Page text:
‘Utterly disgusted': Clark, Champaign officials call for Householder to resign

Larry Householder leaves U.S. District Court

Clark and Champaign County lawmakers are calling for Ohio House Speaker Larry Householder to resign.

Householder and four others were arrested on Tuesday after investigators say an investigation revealed they had allegedly received more than $60 million to promote Householder, pass House Bill 6 (HB6) and defeat a ballot initiative to overturn the bill.

The chairmen of the Clark and Champaign County Republican Party and the Clark County Democratic Party have called for Householder to resign as a result of the arrest.

“It’s distressing and it’s disappointing,” Clark County Republican Chairman Dan Harkins said. “He needs to resign immediately and leave the General Assembly.”

Gov. Mike DeWine and Ohio Republican Party Chairwoman Jane Timken called for Householder’s resignation on Tuesday afternoon. In a statement sent to the Springfield News-Sun, Champaign County Republican Party Chairman Robert Pollock said he agrees.

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“We are in agreement with Gov. DeWine and the Republican State Party Chairman Timkins in their calls for Mr. Householder to step down from the Speakership of the Ohio House,‘' Pollock said.

Clark County Democratic Party Chairman Charlie Bush said Householder should “absolutely resign.”

“I think (Wednesday’s) headline says it all, ‘$60 million bribery scheme, largest in Ohio’s history,” Bush said. “I think that speaks for itself.”

Board of Clark County Commissioners President Melanie Flax Wilt said she is “utterly disgusted by what has gone on at the statehouse.”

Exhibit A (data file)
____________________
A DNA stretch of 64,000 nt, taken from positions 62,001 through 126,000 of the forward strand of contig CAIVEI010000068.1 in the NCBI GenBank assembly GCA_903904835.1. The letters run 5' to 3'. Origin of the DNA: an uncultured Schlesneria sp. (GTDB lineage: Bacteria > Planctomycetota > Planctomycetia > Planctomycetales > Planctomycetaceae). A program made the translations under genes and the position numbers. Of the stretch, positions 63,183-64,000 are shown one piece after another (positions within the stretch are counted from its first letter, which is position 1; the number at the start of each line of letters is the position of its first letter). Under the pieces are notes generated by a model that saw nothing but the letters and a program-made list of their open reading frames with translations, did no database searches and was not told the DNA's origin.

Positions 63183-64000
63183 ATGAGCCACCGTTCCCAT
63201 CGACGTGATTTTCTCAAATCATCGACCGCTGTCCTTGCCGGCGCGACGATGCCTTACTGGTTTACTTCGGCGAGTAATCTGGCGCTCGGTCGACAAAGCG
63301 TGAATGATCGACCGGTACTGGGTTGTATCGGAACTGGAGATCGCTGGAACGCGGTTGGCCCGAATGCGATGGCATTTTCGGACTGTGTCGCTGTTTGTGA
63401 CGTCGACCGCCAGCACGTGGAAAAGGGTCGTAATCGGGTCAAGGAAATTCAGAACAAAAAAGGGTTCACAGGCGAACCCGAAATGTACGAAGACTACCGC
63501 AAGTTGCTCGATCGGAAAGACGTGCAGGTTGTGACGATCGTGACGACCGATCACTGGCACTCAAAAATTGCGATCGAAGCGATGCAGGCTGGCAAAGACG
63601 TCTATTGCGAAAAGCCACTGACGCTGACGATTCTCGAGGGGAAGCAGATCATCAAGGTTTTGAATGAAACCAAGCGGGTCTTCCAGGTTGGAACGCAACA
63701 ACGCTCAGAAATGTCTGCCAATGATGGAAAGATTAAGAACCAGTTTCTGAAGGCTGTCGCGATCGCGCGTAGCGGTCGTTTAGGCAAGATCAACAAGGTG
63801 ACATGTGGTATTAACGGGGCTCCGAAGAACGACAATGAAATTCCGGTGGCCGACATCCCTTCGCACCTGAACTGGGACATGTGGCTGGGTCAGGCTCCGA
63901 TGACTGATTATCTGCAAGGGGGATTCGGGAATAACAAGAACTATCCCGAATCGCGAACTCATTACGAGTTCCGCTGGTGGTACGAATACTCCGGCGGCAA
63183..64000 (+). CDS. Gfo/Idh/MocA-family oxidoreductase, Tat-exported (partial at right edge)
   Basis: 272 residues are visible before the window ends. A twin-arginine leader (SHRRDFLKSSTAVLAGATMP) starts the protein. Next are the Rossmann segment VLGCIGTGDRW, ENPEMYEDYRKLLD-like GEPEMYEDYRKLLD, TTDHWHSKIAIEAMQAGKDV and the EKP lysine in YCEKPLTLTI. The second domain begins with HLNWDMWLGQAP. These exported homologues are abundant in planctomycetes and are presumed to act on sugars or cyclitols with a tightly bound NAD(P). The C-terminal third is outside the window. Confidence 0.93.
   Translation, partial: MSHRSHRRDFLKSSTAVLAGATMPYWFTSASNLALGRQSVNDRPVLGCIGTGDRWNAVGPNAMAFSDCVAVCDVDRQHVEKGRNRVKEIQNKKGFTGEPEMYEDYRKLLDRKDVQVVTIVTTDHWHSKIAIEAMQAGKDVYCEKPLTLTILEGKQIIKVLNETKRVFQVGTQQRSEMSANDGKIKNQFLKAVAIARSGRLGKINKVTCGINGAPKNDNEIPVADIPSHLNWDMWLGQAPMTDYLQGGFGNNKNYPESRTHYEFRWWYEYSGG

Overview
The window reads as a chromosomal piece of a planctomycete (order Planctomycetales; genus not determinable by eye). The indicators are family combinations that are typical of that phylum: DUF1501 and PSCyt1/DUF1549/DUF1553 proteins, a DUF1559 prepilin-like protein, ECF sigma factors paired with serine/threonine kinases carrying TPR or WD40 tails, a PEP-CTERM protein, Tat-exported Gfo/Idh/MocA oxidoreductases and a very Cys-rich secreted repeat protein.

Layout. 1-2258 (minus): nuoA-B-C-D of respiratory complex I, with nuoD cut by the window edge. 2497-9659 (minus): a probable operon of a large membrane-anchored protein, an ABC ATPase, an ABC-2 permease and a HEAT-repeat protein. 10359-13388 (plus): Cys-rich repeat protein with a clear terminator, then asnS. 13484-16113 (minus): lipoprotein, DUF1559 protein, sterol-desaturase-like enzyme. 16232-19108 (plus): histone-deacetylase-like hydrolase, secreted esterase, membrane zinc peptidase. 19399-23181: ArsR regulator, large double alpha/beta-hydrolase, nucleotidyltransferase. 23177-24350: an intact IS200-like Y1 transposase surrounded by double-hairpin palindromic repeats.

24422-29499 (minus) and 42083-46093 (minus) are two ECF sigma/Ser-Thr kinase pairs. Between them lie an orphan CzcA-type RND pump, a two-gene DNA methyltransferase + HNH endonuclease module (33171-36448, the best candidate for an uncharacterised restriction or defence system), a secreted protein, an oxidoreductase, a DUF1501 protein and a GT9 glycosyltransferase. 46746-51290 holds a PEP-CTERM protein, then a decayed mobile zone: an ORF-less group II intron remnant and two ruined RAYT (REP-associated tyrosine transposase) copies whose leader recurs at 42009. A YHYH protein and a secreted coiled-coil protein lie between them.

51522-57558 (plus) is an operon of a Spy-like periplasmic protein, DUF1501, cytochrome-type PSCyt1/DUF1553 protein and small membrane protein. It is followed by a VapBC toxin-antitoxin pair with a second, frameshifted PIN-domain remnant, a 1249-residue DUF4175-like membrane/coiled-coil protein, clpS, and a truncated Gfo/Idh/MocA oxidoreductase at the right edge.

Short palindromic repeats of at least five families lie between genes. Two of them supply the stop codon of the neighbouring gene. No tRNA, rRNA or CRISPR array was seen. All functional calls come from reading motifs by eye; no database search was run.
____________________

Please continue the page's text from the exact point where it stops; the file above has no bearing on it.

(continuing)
“The fact that public servants could take advantage of the public in that way and misuse their power to just make terribly corrupt decisions, it’s no wonder people don’t want to run for public office or think so poorly of people who do,” Flax Wilt said.

Flax Wilt said she is proud that Rep. Kyle Koehler (R-Springfield) voted no on HB6 and on electing Householder as Speaker of the House.

Koehler echoed Flax Wilt, saying he is also “extremely proud,” of his no votes, but said he was “incredibly sadden to hear another incident where people are lured by the power of the position instead of serving the people.”

“He is innocent until proven guilty and until then, it’s up to only him if he will step down from serving. But I’m hoping he makes the right decision to step down,” Koehler said.

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On Wednesday morning, two bills were proposed in the House — one backed by Democrats and the other backed by Republicans — to repeal HB6. Introduced in April 2019 and signed into law by Ohio Gov. Mike DeWine in July 2019, HB6 made several changes to Ohio’s energy law.

It also provided two bailouts: one for the Ohio Valley Electric Corp., which is partially owned by DP&L, AEP and others; and another bailout for Akron-based FirstEnergy Solutions, which owns two aging nuclear power plants along Lake Erie.

Koehler is a co-sponsor on both parties’ proposals to repeal HB6.

“I’m proud to co-sponsor those bills,” Koehler said. “I don’t think that’s how we are supposed to use taxpayer money.”